Background and beliefs
Islam is the religion of Muslims, an Abrahamic monotheistic faith believed to be revealed to Mu:hammad as the prophet of Allah (God in Arabic) by the arch-angel Gabriel. The two branches, Sunni and Shi'a, consider their scripture (the Qur'an) to be the final revelation of Allah. Islam acknowledges all previous prophets including Adam, Noah, Abraham, Moses and Jesus. The two branches Sunni and Shi'a differ in the way they express their religion. They agree on the five pillars of Islam; testimony (shahadah); prayer (salat); charity (zakat); fasting (sawm); and pilgrimage (Hajj). There are no major differences between the two branches in relation to advance care planning.
Believing that Allah is the ultimate judge with the absolute justice, it is believed that it is up to Allah on judgement day to forgive whomever He wishes or not”.
Muslims do accept absolute terminal prognosis. Whilst death is subject to the will of Allah, Allah gives life and death and he is the one who grants joy. It is important to focus on positive aspects and offer hope.
Disclosure of medical prognosis and language
Discussion around medical prognosis is acceptable in Islam (after diagnosis is confirmed thoroughly), as long as it is done with respect, dignity, care, sensitivity and compassion. The person should be granted time to reflect upon the information from the health care professionals.
In Islam, illness or any suffering that is undergone is a form of purification and leads to forgiveness and mercy from the Creator. The word 'death' is not taboo from a religious point of view. The word 'cancer' can culturally be taboo and should be used sensitively.
It is best to ask the person how much information they would like to know with regards to health prognosis. Religious leaders have suggested that for most Muslims, there may be some cultural differences in disclosure and the role family members play in the disclosure process. News should always be disclosed in a gentle and slow manner.
Who should be involved?
It is important to ask the individual who they would like to have involved in the advance care planning discussion. Generally selected family/next of kin would be involved with permission from the person involved in advance care planning. Depending on cultural background, there might be strong involvement of family, especially elders and male members.
Religious leaders have stated that a more active role in decision making may be played by males (either husbands, sons or family elders/community leaders) in consultation with the females concerned. Families that have settled in Australia longer or of european origin may preference family discussions.
It is always best to give the option of also involving an imam or other religious elder to assist with theological questions/dilemmas, to support the person in decision making.
Advice on having the ACP conversation
Open-ended questions are useful to gather information, understand rituals and cultural/religious beliefs of individuals and their needs. Religious leaders have provided guidance to ease into the conversation rather than starting abruptly. They have emphasised that respect, dignity, sensitivity and compassion are important.
Questions that may be asked:
Do you consider yourself religious?
Do you have an imam?
Have you ever thought about what your wishes might be should you not be able to make decisions anymore?
Is there any specific religious requirements you require, like a prayer room?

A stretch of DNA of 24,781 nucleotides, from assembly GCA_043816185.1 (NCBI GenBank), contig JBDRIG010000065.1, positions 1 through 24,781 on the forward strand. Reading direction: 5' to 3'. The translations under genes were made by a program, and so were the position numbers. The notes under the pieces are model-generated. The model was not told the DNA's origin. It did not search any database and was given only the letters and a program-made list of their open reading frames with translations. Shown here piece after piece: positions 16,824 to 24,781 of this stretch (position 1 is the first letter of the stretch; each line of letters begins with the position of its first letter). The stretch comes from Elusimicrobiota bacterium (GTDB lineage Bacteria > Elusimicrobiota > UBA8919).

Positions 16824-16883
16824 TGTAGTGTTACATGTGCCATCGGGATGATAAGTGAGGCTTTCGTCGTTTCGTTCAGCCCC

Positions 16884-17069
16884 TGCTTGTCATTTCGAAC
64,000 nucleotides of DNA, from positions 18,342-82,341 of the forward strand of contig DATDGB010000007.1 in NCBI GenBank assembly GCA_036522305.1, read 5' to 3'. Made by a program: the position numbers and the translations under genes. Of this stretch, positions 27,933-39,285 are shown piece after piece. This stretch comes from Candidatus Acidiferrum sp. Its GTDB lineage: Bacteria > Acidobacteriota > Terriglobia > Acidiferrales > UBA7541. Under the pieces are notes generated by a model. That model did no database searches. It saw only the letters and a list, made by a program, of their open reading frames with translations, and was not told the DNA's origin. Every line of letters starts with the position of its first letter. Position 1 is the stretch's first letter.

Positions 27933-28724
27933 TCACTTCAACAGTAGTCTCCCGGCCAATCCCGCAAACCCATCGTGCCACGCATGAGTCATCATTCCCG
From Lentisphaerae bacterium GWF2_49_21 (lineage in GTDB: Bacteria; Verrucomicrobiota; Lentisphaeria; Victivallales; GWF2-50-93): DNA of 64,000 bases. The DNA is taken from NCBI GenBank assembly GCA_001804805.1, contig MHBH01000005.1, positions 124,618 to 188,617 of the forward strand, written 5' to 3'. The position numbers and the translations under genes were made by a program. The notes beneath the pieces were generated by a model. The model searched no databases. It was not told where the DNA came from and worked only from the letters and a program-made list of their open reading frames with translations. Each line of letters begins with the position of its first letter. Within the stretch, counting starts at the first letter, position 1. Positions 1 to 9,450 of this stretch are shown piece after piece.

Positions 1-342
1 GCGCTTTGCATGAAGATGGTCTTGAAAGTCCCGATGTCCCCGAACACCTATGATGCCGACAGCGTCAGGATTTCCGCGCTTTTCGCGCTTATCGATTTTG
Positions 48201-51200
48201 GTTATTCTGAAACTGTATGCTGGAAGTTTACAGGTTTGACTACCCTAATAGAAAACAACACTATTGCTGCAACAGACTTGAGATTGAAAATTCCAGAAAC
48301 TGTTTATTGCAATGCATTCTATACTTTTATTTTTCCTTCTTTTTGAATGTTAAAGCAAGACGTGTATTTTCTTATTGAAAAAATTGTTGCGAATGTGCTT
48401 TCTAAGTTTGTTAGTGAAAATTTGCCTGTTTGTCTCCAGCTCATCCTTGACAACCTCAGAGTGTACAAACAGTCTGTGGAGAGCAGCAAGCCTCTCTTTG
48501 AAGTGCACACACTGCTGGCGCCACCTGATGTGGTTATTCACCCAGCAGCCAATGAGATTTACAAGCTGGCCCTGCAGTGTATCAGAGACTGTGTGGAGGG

The level of religiosity may impact advance care planning conversations so it is important to be aware of whether the person is a strong believer or non-practicing.
Most traditionally, religious people of Islamic faith prefer same gender interactions (especially women) and might be uncomfortable with mixed gender. Depending on cultural background, it may be inappropriate to shake hands with a person of the opposite gender.
Rituals and practices
Muslims are encouraged to invite an imam or a knowledgeable Muslim to guide the religious rituals. This is intended to help relieve their suffering.
Religious leaders have emphasised that Turkish Cypriots don't traditionally invite an imam as it might be viewed as a negative sign.
Festivals and special dates
The main religious festivals in Islam are at the end of the month of fasting, Ramadan (Eid al-Fitr) on the first day of the tenth lunar month, and the end of Hajj, the pilgrimage to Mecca (Eid al-Adha / Bakri-Eid / the festival of sacrifice) on the tenth day of the twelfth lunar month. These do not have a fixed date and local names for these festivities may vary. For local festival dates it is best to check with the person or family. Generally festivals are times of joy, happiness and time spent with one's family. Local festivals might also be celebrated, such as for Shi'a the Ashura (the day AlHussain – grandson of Prophet Mu:hammad – was martyred) and the Nowruz (Persian/Iranian New Year) in Afghanistan and the Persian region.
Friday is a special day for all Muslims, it is considered the weekly 'Eid. A midday sermon takes place in every mosque. With regards to advance care planning conversations held on this day, Islam and Muslims have no issue where this is concerned. Only males are obliged to attend the Friday prayers.
"We’re encouraged to remember death every day." - Islamic Leader
"We have a huge variety of Muslims from extreme practicing to not extreme practicing and you need to take that into consideration." - Islamic Leader
"It’s just something to think about, death, it’s not inappropriate. In our religion we know death is inevitable and we’re all going to go down that path." - Islamic Leader
"At the end of the day our life, our health, is all in the hands of the Creator." - Islamic Leader